Northwest Medical Center Oro Valley
Oro Valley, Arizona
Location: Oro Valley, Arizona
Size: 243,500 SF
Completed: January 2005
Services: Programming, Planning, Architecture, Interiors
Scope: New Acute Care Hospital
Northwest Medical Center of Oro Valley, located in a northern suburb of Tucson, is a referral hospital to the tertiary care hospital, Northwest Medical Center of Tucson. This project entailed the design of a new four-story, greenfield acute care hospital of 96 private patient rooms and a full complement of hospital ancillary and support services, including surgery, imaging, emergency and laboratory services.
The design team’s challenge for this new hospital was to create a facility that would be adaptable and flexible, one that could grow with the community and one that promoted wellness and healing. The hospital was the first major structure in a planned community development. Gould Turner Group participated in public meetings that were conducted to share information and gain community support.
Local code and zoning requirements were strict and involved compliance with community standards of exterior materials and aesthetics, as well as night lighting restrictions. Additionally, the City of Oro Valley mandated that this new facility spend one percent of its construction budget on public art. As a result, an ambitious collaboration between owner, design team, community, and city officials began early in the planning process and continued throughout the post occupancy phase of this project.
Improving operational and staff productivity was a focal point for the project team. Discussions with the nursing staff led to a redesigned nursing unit with resource substations included on every floor. A wireless communications system was installed throughout the facility giving staff the ability to contact any other staff member directly and avoid noisy overhead paging that increases patient anxiety.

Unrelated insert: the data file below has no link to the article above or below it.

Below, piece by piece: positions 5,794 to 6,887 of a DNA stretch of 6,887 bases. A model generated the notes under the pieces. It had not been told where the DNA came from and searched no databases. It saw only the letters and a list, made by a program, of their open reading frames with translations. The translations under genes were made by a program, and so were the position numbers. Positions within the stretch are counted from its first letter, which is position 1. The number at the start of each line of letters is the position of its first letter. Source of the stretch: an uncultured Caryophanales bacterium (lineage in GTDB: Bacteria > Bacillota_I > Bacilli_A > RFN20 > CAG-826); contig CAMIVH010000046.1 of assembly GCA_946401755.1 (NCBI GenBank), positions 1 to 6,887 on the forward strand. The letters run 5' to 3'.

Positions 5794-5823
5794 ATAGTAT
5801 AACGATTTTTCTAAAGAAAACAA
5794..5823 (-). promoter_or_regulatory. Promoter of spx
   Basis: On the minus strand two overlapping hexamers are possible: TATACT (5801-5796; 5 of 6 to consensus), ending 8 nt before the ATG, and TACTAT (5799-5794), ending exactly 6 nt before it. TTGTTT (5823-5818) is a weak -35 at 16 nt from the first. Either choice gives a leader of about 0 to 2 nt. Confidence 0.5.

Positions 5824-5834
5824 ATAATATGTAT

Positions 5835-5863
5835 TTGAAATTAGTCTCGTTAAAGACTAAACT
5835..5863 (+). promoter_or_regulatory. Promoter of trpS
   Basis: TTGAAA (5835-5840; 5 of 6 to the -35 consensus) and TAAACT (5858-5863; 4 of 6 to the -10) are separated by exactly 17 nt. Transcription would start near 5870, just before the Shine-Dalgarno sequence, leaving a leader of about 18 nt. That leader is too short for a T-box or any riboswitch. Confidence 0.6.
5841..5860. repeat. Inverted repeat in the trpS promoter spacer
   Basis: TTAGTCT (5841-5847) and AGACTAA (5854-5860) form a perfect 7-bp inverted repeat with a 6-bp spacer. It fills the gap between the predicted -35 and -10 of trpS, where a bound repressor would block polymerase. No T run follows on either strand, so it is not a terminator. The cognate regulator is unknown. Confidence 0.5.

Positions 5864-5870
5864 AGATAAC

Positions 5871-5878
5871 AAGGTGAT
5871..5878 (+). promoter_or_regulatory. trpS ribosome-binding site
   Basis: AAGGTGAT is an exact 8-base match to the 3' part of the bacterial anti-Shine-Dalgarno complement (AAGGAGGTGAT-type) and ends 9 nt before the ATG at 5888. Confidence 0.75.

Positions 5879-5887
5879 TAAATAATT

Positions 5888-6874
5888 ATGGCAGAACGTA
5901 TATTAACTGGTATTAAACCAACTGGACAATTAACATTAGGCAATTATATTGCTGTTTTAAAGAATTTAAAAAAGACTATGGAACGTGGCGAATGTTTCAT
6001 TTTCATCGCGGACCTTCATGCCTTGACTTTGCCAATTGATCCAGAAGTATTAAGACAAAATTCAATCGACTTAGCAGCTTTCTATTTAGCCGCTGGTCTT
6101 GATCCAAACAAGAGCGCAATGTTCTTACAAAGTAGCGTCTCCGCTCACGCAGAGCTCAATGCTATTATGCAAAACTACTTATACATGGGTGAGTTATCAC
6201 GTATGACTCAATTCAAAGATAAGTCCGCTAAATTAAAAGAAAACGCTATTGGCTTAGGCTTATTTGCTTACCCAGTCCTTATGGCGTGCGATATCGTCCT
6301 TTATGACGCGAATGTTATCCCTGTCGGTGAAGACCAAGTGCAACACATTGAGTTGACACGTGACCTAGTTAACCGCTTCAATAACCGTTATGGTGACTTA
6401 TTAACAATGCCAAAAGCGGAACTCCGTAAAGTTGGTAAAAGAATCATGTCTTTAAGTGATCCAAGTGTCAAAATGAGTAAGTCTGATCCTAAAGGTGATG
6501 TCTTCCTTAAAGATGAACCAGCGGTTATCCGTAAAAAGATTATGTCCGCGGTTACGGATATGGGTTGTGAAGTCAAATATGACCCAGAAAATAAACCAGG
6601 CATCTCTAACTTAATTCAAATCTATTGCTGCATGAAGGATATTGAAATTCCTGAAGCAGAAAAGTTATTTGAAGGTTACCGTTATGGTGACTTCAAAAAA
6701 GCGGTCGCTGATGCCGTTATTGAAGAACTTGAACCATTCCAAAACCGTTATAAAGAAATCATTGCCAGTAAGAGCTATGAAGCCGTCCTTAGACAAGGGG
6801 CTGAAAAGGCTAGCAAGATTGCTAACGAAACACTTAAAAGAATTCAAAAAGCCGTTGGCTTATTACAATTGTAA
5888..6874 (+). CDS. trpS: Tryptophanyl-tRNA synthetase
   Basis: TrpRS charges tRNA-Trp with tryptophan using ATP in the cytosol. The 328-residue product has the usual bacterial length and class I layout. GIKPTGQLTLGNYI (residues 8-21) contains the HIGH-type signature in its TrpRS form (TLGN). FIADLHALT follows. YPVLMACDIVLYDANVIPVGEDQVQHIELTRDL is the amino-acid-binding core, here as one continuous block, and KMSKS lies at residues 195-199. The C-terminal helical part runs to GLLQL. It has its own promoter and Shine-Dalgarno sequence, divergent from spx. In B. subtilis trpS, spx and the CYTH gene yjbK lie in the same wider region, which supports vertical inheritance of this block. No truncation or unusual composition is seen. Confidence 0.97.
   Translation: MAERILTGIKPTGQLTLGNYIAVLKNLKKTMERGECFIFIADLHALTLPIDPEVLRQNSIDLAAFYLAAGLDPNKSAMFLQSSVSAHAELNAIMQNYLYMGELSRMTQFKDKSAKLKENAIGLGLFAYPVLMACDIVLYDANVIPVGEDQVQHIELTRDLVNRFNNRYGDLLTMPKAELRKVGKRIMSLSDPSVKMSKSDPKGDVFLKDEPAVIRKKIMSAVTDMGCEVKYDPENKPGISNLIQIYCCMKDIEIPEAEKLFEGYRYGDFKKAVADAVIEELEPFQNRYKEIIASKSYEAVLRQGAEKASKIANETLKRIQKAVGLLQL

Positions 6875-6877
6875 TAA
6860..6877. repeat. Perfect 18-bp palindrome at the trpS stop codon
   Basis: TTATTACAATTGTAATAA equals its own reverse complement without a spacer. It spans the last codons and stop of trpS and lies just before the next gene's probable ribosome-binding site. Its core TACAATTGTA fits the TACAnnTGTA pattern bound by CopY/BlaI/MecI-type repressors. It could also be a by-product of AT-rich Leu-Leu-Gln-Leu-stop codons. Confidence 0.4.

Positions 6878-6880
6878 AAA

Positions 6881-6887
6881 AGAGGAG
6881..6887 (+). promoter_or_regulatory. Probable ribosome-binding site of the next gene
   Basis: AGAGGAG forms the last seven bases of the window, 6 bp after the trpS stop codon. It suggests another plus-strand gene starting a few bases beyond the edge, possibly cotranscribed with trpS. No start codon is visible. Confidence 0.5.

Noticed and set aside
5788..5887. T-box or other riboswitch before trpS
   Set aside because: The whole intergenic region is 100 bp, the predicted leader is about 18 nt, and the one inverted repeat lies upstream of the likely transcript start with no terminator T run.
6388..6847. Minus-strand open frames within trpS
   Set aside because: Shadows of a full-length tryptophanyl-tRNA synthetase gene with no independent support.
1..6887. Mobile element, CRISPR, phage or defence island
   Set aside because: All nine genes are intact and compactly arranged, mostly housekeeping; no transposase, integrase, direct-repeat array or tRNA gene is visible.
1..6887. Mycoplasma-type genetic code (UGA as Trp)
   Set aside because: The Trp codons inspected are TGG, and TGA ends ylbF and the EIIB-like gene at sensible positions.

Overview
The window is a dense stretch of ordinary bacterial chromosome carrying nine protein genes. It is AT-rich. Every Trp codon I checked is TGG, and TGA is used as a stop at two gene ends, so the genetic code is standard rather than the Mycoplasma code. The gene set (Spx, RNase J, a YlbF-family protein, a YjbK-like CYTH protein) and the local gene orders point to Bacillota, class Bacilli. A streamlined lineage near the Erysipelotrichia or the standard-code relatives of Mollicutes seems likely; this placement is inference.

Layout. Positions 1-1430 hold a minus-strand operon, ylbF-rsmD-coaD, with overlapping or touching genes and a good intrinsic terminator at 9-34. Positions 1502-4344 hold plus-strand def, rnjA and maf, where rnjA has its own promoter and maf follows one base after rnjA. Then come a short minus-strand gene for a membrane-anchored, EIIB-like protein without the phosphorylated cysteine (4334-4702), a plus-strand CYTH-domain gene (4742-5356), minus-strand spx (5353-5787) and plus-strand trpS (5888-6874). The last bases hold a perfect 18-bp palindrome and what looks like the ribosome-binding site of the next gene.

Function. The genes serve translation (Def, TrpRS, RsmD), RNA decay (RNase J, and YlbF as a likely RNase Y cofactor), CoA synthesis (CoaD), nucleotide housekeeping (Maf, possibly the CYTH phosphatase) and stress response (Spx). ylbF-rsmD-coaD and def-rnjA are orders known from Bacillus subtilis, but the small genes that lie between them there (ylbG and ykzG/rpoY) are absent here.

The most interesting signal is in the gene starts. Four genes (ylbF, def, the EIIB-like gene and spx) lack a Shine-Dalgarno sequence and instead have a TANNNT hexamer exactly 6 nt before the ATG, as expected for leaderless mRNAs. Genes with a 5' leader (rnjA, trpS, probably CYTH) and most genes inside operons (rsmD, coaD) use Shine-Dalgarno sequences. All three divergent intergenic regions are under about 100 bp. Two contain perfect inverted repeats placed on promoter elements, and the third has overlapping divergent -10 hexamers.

Flexibility was built into spaces, such as the surgery suite where all operating rooms are a standard size, each large enough to meet the space requirements for use as a major OR. Brainstorming sessions with contractors led to the development of decentralized air handling for the nursing wings, reducing first cost and providing for less disruptive maintenance.
The design considered future expansion in both vertical and horizontal directions. The fourth floor of the facility was shelled for future beds. This floor has since been built out as a nursing unit. Ancillary wings were designed so that expansion could happen “organically” through the extension of hallways where possible. All major ancillary departments, such as surgery, emergency, imaging, etc. are located on exterior walls for ease of future expansion.
Community members expressed a need for the convenience of a nearby hospital but wanted assurance the building would blend with its surroundings and not obstruct their views of the beautiful Catalina Mountains. The exterior is an example of community-influenced architecture, featuring a color palette based on three tones of a single color derived from natural colors of the site.
Photography by Creative Sources Photography, Inc.
Conducted public meetings to obtain community feedback and approval.
Complied with area night-lighting restrictions.
One percent of the construction budget devoted to public art.
Incorporated nursing resource sub-stations for staff efficiency.
Decentralized air handling units for less disruptive maintenance.
Designed for both horizontal and vertical expansion.
Awarded Honorable Mention for the 2005 ASHE Vista Partnering Award